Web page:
After writing a story for Brick Moon that didn’t really work out so well, and my editor tells me that most writers had trouble with the same prompt, I needed a “hangover story” to get me back on track. This is that story. The concept of this was based on one simple image: a woman singing on the shore while a mermaid secretly listened in. From there things got interesting, and a lot more dark than I expected.
I submitted this on the spur of the moment to a literary SF quarterly I’d recently been made aware of, but sadly it didn’t fit their needs. So here it is for you fine people.
The November sea was cold as death. It almost made me laugh.
You couldn’t fight it. The cold would sap your limbs, draining your strength. The waves would make you lose your way while your sodden clothes pulled you down. No one would last long.
No one human.
Human, like the woman perched on the nearby rocks. The human who watched me, smirking. This irritating human, I thought.
“Don’t be stingy,” Carol said. “I’m not asking for an aria. A few notes is plenty.”
“Never,” I said. “I won’t sing for you.”
She wasn’t deterred. “A little is fine, isn’t it?. I could tie myself up like in the stories.”
“Stories aren’t real,” I said, aware I was mythical too. “They don’t say the listeners became addicted and destroyed themselves. Trust me, they did.”
Part of me wanted to do as she wished. The part as deadly as the sea, if not deadlier. Mermaid, sea witch, siren, they’re all my kind. But I pushed the instinct down.
“That’s how it is, then?”
“That’s how it is,” I said. “So stop asking.”
“Fine”, she said with a pout, then shivered. The water’s edge was cold this time of year. She didn’t care, meeting me here almost every day. “I’ll let you off the hook since you’re so cute.”
“Cu-!” I felt myself flush, spines along my back rising up. “I’m not cute, what are you talking about!”
I dropped into the water so only my eyes were visible. I knew how humans saw me. Not a beauty from a fairy tale, but a horror from the deep, made to lure and rend my prey. Human prey.
“You’re making fun of me,” I mumbled under the water. She laughed.
“Oh Natia,” Carol said, not hiding her giggles. “A little teasing and you act like a shy teenager. That’s so cute, regardless of looks.”
I turned my back and huffed, making her even more amused. If I were human, I’d have blushed. As it was my skin took on vivid tones of blue and green.
Carol’s banter was embarrassing, but superficial. Like a thin drape over something painful she wanted to hide, something I found alluring.
When I first heard her, I could only sense the emotion. I swam for days following a lure made of raw pain, the songs becoming ever clearer. It took days to find her alone on the rocks. I listened in secret for weeks before revealing myself. Her songs were softer then, but infused with the tantalizing allure of loss.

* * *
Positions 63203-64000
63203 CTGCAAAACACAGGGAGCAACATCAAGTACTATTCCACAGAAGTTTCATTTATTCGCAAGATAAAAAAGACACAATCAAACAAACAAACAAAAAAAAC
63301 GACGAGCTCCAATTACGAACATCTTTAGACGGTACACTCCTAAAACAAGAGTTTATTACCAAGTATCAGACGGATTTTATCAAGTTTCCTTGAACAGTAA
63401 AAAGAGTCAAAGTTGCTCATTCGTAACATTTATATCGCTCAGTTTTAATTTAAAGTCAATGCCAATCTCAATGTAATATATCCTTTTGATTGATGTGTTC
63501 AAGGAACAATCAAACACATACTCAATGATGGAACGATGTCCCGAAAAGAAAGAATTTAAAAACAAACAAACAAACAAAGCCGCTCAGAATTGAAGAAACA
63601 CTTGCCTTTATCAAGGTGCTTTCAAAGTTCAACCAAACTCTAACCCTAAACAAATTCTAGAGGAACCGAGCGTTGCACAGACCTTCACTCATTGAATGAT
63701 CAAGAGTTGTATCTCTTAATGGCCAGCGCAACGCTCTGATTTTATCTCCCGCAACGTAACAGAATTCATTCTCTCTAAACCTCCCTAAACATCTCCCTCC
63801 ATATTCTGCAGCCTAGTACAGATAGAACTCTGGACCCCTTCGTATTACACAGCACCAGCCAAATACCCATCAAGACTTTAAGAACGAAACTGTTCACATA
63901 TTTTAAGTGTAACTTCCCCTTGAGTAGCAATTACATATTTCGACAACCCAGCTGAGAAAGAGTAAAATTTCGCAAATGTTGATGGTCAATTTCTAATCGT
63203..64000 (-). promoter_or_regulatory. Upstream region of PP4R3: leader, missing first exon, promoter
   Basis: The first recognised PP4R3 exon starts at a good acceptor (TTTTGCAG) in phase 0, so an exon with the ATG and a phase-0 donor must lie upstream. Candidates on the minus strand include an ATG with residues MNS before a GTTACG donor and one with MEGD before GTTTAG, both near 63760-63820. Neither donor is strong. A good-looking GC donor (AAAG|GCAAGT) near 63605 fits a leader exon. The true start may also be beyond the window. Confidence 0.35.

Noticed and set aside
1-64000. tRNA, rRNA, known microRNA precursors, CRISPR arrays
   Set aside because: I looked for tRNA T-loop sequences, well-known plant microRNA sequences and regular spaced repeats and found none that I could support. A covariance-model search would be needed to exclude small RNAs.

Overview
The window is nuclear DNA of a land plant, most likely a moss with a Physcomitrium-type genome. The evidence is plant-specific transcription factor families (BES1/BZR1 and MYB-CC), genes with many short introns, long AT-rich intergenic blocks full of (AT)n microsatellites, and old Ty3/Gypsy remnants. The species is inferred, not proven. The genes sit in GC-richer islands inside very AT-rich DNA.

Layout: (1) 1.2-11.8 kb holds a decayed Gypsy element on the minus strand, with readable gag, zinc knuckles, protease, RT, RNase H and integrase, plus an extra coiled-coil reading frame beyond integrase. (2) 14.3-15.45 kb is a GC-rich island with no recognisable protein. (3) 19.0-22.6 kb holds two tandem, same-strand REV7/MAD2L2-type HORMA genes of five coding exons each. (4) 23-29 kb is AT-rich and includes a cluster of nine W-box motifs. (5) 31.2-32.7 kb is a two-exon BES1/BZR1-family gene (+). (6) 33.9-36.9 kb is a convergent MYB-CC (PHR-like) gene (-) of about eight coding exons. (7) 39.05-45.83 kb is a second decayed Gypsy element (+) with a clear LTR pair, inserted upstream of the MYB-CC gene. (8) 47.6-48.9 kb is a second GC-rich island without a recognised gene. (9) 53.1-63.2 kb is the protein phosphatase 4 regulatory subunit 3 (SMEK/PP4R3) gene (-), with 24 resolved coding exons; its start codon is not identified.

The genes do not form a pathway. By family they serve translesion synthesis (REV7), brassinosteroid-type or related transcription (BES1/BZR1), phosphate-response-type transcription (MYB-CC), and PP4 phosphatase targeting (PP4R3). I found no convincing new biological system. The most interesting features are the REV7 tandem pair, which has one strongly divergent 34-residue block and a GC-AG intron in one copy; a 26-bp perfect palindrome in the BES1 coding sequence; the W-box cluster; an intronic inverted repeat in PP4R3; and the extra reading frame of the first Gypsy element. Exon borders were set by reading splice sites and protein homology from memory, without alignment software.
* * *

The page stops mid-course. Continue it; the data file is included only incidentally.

“If you want songs, why don’t you sing?” An innocent question. A big mistake.
“No,” she said immediately, pain in her voice. I shuddered, but not from embarrassment. “I can’t.”
I should have let it go. Didn’t I reject the same question? But the taste of hurt was too delicious. “Only one song. I want to hear your voice…”
“Stop it!” She jumped to her feet. “I won’t sing! Not for anyone!”
She was crying, and a need stirred in me. “Why?”
Her voice trembled and she shrunk back. “All my songs are hers…you can’t have them.”
So that’s how it is.
Now I understood. Pain and desperation, to a mermaid those are more attractive than beauty – I was no different. I was enraptured by her trauma and pretended she would return my feelings. But none of it was for me.
You never saw me that way. Only as a tool.
“Carol,” I asked. “Why do you want me to sing?”
Her expression was painful. The emotions – and intentions – were all too clear. “I didn’t have the courage to end it myself.”
“You wanted someone to make the decision for you. I was…convenient.”
“Yes, as bad as that sounds. I couldn’t move forward or back. But when I saw you, I remembered the stories and thought you could…take care of things.”
The ache in her eyes thrilled me. “I wanted to hear your sing. But there was something I wanted more.”
Rising up without a word, I dived to the sea floor with a mighty splash. I deserved a little spite.
I heard her calling from the rocks. “Natia, wait! Please come back!”
Love comes in many forms. Carol would never return my human love. But a mermaid’s love need not be be returned, played out in addiction, blood and death.
If I can’t love you your way…
Without a ripple I rose to the surface and the first ethereal notes drifted across the waves.